[f55]1Whether they could materially alter the distribution of the grants on the different services delegated to them is doubtful. In his despatch No. 30, dated December 10, 1874, in the Revenue Department, on a proposal by the late tord Hobart, Governor of Madras, to discontinue the grant made from provincial funds for Roads and to devote the money to education, the Secretary of State wrote ; " I am unable to reconcile it with the principles which govern the so-called provincial administration of the revenue. I am not, indeed, of opinion that the same relative proportion which existed, on the introduction of the system, between the services made over and the expenditure upon them, should always be maintained. But I agree with Mr. Sim, that there was an implied engagement to maintain all these departments in full efficiency and integrity and an implied understanding that no one of them should be wholly sacrificed to the others, or to any others. The new financial arrangements in question were most fully discussed, both by the various Indian Governments as constituted at the time, and by the Home Government. During this discussion it was certainly never suggested that an effect of the change might be to put a stop to the construction of new roads in some parts of India: if such an eventuality had been considered probable, I doubt whether the change would have been made."

 [f56]1 Calcutta Review, Vol. 3, p. 169.

 [f57]Report of the Committee on the Affairs of the East India Co., 1852, Vol. 10

 [f58]Finance Department Resolution No. 458 of January 28, 1881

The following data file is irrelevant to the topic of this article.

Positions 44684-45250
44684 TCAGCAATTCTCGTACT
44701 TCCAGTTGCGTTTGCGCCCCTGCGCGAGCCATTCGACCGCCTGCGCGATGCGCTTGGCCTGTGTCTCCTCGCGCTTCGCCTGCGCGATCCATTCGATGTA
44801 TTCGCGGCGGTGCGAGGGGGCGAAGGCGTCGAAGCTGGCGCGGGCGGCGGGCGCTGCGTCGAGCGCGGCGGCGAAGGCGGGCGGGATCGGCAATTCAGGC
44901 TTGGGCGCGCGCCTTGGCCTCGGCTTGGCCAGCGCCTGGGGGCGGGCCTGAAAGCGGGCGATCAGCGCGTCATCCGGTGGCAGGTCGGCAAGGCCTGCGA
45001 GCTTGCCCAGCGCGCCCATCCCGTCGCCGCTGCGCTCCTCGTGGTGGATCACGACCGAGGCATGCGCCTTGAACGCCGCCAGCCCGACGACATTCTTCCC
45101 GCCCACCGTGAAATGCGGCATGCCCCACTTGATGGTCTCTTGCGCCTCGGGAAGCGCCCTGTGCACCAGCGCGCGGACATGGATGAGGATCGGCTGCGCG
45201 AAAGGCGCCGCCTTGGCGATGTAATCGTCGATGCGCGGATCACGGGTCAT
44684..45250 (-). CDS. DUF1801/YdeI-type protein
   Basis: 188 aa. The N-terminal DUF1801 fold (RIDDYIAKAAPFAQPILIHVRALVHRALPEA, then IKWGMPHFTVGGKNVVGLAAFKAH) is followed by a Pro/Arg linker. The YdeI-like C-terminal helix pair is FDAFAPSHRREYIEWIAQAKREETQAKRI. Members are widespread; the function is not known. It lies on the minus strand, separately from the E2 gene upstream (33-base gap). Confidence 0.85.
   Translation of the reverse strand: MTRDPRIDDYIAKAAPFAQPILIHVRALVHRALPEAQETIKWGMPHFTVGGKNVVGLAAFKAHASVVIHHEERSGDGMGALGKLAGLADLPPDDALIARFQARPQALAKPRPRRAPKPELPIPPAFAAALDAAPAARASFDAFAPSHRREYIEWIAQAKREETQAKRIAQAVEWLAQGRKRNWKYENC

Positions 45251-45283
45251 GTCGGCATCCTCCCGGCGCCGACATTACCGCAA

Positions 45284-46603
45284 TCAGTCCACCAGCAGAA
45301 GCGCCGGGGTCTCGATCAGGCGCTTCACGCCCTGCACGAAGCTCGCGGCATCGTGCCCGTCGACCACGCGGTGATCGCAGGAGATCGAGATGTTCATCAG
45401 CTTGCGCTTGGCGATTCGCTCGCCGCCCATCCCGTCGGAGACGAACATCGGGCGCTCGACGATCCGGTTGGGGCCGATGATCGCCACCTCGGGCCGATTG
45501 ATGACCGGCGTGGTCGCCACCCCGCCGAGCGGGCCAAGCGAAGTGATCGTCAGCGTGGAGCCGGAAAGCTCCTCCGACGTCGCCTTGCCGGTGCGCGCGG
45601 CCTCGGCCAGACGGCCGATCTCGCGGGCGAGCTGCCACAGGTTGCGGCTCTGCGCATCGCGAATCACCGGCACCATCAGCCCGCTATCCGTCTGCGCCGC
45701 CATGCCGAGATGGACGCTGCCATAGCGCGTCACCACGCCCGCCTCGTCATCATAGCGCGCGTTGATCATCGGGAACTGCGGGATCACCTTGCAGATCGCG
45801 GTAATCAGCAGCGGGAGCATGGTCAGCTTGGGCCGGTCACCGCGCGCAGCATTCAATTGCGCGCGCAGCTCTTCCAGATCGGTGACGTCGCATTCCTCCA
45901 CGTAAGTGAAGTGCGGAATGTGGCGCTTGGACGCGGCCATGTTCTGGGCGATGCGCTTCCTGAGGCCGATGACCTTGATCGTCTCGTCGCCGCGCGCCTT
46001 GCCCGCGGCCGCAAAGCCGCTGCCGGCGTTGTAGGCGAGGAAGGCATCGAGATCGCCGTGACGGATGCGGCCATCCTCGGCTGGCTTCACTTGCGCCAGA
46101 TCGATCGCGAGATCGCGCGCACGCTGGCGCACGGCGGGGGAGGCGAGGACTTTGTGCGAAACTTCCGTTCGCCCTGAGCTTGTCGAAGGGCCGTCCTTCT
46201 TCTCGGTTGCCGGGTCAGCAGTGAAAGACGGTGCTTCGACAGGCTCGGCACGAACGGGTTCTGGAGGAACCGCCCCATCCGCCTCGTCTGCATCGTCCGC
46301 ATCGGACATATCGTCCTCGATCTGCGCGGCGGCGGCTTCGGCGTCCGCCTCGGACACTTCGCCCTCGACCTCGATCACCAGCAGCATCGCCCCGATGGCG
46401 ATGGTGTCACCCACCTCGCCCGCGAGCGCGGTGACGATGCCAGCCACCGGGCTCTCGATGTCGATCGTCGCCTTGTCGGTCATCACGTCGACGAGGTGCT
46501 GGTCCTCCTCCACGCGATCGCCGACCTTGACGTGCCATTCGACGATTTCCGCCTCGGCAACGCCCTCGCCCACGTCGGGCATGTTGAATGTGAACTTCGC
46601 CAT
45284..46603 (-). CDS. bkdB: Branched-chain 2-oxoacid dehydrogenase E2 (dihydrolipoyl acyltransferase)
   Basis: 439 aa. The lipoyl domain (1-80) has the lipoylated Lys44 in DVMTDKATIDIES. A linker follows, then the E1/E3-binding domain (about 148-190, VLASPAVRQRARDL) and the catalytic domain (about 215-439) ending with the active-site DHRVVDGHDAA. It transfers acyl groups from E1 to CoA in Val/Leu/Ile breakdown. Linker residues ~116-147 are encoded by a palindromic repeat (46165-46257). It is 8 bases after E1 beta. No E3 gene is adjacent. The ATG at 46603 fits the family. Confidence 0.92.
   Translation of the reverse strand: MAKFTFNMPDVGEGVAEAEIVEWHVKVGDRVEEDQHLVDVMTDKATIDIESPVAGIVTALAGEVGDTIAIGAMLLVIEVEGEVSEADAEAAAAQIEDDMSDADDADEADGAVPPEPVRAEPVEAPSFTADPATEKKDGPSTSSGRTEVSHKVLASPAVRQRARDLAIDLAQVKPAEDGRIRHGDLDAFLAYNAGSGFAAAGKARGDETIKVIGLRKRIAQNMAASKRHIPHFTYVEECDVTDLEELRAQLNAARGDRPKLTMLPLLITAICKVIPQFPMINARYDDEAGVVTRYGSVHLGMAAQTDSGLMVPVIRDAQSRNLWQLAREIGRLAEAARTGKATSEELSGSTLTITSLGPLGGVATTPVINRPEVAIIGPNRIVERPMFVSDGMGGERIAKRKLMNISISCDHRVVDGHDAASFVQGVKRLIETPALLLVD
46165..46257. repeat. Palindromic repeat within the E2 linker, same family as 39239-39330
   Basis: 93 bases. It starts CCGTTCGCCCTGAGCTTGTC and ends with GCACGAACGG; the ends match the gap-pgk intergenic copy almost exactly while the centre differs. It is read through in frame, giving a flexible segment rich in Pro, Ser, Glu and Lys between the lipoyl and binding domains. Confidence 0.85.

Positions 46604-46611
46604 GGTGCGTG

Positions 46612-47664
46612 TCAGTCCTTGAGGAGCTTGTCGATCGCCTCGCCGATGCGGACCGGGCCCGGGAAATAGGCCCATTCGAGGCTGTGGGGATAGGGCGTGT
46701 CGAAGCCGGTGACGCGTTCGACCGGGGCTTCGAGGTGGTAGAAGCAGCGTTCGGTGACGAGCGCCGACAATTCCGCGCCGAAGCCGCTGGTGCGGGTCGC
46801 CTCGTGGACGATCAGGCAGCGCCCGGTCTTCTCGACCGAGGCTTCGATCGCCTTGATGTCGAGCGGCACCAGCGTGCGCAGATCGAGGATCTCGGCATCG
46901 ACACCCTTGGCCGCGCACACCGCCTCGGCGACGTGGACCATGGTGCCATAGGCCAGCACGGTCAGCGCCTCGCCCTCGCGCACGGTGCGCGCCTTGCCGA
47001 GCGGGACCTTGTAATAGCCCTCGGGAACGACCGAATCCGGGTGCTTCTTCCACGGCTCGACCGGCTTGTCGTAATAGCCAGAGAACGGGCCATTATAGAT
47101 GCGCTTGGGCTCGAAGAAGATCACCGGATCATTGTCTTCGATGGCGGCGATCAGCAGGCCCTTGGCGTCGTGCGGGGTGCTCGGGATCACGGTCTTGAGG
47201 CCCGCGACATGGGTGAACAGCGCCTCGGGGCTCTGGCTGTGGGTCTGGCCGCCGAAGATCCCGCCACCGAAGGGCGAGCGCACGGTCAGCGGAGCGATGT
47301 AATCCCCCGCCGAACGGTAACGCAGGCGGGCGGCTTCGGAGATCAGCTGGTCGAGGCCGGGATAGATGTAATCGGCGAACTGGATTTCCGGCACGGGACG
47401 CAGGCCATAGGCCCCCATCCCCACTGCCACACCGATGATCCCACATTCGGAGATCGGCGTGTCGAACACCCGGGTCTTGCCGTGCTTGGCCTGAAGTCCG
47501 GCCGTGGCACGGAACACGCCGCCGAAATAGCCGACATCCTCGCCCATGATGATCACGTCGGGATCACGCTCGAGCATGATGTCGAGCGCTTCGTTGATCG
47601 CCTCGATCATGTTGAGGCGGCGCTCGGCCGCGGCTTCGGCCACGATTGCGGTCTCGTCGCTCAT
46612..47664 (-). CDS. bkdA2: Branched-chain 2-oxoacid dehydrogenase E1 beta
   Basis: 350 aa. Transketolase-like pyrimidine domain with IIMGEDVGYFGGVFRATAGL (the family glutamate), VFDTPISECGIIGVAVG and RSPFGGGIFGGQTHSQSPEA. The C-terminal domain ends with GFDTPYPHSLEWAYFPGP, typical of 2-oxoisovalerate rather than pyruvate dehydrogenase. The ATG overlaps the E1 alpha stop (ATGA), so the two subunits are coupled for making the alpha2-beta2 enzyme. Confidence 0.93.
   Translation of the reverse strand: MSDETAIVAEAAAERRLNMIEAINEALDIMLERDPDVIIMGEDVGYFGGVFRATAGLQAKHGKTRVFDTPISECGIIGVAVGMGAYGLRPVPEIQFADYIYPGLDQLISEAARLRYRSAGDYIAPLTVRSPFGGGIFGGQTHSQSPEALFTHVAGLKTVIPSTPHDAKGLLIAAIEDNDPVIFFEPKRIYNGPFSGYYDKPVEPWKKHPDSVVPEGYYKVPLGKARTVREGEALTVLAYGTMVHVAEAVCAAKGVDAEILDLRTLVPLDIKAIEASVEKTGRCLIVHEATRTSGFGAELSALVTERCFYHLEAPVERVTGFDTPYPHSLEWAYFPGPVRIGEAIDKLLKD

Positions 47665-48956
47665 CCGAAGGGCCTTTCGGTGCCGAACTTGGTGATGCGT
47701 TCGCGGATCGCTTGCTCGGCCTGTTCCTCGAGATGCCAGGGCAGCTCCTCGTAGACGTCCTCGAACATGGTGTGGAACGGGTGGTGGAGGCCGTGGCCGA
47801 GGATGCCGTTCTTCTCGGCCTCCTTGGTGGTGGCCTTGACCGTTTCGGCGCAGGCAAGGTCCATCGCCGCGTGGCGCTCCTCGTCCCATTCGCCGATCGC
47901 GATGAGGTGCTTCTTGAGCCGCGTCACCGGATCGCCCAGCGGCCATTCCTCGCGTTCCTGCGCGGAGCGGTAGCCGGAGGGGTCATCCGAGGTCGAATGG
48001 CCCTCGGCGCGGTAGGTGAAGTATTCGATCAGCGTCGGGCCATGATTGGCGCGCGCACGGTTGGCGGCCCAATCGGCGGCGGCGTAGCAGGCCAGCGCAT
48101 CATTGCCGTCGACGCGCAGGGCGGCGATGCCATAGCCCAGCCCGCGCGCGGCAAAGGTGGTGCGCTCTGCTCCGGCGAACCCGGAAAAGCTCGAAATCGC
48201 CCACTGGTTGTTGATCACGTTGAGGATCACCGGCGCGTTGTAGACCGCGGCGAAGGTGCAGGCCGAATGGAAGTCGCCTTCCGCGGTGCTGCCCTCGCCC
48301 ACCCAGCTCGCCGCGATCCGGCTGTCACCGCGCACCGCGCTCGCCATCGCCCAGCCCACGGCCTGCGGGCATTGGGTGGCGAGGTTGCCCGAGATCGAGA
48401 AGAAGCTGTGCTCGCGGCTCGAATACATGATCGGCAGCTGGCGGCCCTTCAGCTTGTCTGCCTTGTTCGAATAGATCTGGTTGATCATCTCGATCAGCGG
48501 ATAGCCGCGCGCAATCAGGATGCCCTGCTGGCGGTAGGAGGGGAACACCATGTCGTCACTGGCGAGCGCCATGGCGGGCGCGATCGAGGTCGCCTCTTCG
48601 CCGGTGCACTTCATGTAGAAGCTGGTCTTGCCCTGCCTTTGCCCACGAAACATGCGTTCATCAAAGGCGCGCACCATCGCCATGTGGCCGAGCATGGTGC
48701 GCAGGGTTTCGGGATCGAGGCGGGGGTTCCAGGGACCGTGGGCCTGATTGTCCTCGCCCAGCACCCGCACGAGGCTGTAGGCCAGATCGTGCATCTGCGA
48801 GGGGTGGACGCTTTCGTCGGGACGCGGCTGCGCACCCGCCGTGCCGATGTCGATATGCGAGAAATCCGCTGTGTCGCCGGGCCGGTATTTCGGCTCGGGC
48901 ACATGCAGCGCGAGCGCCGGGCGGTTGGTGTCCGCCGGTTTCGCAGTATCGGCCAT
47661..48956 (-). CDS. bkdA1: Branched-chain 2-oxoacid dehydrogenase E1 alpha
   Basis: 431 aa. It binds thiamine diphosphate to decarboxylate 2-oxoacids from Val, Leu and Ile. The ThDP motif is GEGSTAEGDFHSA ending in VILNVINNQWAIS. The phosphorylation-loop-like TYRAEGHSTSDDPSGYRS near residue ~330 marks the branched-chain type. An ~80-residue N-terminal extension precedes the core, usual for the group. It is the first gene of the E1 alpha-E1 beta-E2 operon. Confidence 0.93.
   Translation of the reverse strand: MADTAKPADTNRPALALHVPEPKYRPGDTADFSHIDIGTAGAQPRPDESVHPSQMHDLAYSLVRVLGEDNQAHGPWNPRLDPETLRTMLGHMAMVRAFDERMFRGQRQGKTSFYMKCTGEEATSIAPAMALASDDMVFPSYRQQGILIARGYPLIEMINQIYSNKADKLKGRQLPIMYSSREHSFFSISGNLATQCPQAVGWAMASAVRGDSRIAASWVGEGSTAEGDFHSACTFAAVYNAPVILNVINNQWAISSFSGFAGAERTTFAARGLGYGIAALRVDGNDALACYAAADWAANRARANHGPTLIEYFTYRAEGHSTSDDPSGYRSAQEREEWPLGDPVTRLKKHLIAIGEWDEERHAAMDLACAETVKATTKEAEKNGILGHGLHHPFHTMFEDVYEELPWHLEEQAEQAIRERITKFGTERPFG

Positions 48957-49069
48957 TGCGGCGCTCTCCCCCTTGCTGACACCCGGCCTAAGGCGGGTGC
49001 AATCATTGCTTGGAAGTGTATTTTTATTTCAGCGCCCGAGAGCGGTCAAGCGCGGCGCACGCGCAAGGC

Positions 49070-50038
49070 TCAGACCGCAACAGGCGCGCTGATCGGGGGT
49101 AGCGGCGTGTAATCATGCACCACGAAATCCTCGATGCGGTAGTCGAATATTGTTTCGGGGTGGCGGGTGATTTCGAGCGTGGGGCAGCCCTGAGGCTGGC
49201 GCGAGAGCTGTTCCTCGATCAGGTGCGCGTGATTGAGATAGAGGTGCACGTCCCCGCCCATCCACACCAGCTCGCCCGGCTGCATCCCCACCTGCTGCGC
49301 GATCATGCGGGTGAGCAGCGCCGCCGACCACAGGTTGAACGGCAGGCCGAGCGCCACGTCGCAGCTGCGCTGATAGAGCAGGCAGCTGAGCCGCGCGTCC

[f59]1 Finance Department Resolution No. 27 dated May 18, 1912

 [f60]1 In this connection, of. Evidence of Mr. J. S. Meston before the Royal Commission on Decentralisation. Mit. of Evid., Vol. X, Q. 44807—45336.

 [f61]1 Between 1870 and 18.79, when the Provinces had a freer hand in the matter of local taxation, all of them selected the already overburdened basis of taxation, viz. land for their levy.

 [f62]2 R.C.D. Mit. of Evid., Vol. X, Q. 45310

 [f63]3Report on Indian Constitutional Reforms, Cd. 9109 of 1918, p. 94, hereafter called Joint Report.

 [f64]1 R.C.D., Mit. of Evid., Vol. X, Q. 44981

 [f65]2 R.C.D., Mit. of Evid. Vol. X Q. 44863.

 [f66]1 R.C.D., Mit. of Evid., Vol. X, Q. 44865

 [f67]2 In this connection see the very trenchant memorandum by the Government of Bombay on Decentralisation, R C. D., Mit. of Evid., Vol. VIII, Appendix II

 [f68]1 In this connection it may be of interest to draw attention to the semi-serious suggestion made by Mr. A. C. togan, in which he argued that if decentralisation " cannot be effected then there is an alternative method of so remodelling the constitution of the Government of India as to replace the present departments by departments of various local areas each with its own Secretary and Member; thus there should be a department of Bombay with Secretary and Member appointed from that Province dealing with all Bombay questions and the like for other (six) provinces. Thus each Province could govern itself from Calcutta under the supervision of the Governor General,"—Vide R.C.D., Mit of Evid., Vol. Vlll, Q. 35531.

 [f69]1 R.C.D., Mit. of Evid., Vol. X, Q. 44866, 45179-180

 [f70]1 R.C.D., Mit of Evid., Vol. VIII, Q. 35225-28

 [f71]2 Ibid. Vol. IV. Q. 15100 16791

 [f72]Cf. in this connection The Fee System, by Prof. Urdhal

 [f73]R.C.D., Mit of Evid., Vol. X, Q. 44866.

 [f74]1R.C.D., Mit of Evid., Vol. X, Q. 44900.